Its been almost eight years since I revealed the Ministry of Thunder on this blog. In fact, back in the 1st edition days. It funded as the second stretch goal of the second edition, and after a few playthroughs, writer’s block it’s now coming to completion.

The overall concept, a short collection of adventures set around the Ministry of Thunder of the title that people can run either as one-shots or as a short campaign, which can be used to an introductory prequel to a longer Journey to the West game (which is the default in campaign-style in the main rulebook).

This bit of text from the introduction sums it up:

“It is a self-contained story arc’, like a mini-series of comics or a series of interconnected short stories, designed to introduce beginning players and narrators to the mythological worlds of Monkey. It’s designed to be straightforward and not depend on the constant player and narrator invention like the standard Journey to the West set up of the default game. Each adventure takes roughly three to four hours to complete, as it befits their origins as convention games. In short, if you want to run a short ‘campaign’ that is as traditional as Monkey gets. to see if you and your players like the game, with it still being a meaningful experience, this is the book you want.”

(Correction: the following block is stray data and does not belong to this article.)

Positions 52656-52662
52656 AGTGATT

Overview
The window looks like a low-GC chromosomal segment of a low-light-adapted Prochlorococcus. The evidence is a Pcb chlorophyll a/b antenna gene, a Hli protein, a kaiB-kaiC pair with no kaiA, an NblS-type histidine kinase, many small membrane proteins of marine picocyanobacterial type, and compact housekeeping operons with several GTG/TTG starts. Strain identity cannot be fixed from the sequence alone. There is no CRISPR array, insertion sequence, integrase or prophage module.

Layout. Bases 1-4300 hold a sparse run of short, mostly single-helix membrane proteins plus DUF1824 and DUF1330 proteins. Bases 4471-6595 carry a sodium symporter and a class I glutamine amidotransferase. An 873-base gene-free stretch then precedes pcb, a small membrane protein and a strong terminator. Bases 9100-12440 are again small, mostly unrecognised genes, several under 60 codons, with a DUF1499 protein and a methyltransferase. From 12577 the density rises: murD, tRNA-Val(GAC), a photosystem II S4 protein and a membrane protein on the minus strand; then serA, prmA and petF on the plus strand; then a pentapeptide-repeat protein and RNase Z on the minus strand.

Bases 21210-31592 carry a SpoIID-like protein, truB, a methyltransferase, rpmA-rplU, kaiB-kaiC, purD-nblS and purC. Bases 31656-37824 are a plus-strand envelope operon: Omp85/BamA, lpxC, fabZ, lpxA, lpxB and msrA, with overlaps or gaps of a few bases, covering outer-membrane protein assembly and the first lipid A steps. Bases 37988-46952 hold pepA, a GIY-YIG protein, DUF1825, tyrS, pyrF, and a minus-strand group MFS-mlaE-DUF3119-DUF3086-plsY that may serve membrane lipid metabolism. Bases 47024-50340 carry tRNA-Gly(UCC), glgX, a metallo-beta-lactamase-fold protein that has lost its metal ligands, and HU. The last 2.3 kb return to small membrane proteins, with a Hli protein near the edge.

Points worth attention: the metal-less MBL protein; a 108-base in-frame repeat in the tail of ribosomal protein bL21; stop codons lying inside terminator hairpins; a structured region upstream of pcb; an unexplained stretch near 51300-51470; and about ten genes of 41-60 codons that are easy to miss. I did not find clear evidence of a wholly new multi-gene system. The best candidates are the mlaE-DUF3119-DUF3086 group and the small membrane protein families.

There’s a reason why I first put the Ministry together during the 1st edition days. I attempted to get people on board who were coming from a more traditional “get the rules, run the prepackaged adventure next” way of doing things. Who perhaps found Monkey’s free-wheeling make things up as you go along method a bit intimidating.  In itself, it inspired me to do a second edition of the rules to make them more accessible, based on how I had settled on running the game to complete newcomers at conventions.

Here’s the current line up of adventures that has changed since I first announced it.

  • Welcome to the Ministry of Thunder.
  • King Tiger.
  • The Magical Painter.
  • The Ministry Saves the Universe.

Of the original line up, only King Tiger remains. While being fun to run once, the others didn’t hold up to repeat plays and were weak on paper. That’s one thing of spending near on eight years of navel-gazing on this one that I’ve become a stronger adventure writer, and I have a clearer idea of what works for Monkey and what doesn’t.

Jon Hodgson’s cover still holds up.

Ministry of Thunder cover by Jon Hodgson

Dan Barker returns to do the internals.  This is a detail from my favourite piece, his take on the Moon Goddess and her friend and companion the Jade Rabbit.